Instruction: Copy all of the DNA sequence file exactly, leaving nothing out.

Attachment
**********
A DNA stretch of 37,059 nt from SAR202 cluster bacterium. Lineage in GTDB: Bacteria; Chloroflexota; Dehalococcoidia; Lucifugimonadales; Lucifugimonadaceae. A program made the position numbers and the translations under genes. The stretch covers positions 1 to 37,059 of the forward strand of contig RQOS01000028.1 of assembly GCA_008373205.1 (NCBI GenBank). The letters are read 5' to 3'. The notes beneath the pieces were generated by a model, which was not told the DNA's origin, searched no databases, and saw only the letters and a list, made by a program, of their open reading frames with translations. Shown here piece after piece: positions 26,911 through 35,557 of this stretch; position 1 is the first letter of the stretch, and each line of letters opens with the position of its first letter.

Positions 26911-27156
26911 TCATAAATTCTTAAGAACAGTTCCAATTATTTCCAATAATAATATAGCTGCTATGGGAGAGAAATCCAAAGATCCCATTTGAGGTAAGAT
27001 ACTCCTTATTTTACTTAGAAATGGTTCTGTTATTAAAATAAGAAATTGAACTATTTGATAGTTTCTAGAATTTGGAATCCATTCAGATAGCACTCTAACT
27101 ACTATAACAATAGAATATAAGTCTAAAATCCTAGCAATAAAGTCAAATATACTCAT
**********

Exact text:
A DNA stretch of 37,059 nt from SAR202 cluster bacterium. Lineage in GTDB: Bacteria; Chloroflexota; Dehalococcoidia; Lucifugimonadales; Lucifugimonadaceae. A program made the position numbers and the translations under genes. The stretch covers positions 1 to 37,059 of the forward strand of contig RQOS01000028.1 of assembly GCA_008373205.1 (NCBI GenBank). The letters are read 5' to 3'. The notes beneath the pieces were generated by a model, which was not told the DNA's origin, searched no databases, and saw only the letters and a list, made by a program, of their open reading frames with translations. Shown here piece after piece: positions 26,911 through 35,557 of this stretch; position 1 is the first letter of the stretch, and each line of letters opens with the position of its first letter.

Positions 26911-27156
26911 TCATAAATTCTTAAGAACAGTTCCAATTATTTCCAATAATAATATAGCTGCTATGGGAGAGAAATCCAAAGATCCCATTTGAGGTAAGAT
27001 ACTCCTTATTTTACTTAGAAATGGTTCTGTTATTAAAATAAGAAATTGAACTATTTGATAGTTTCTAGAATTTGGAATCCATTCAGATAGCACTCTAACT
27101 ACTATAACAATAGAATATAAGTCTAAAATCCTAGCAATAAAGTCAAATATACTCAT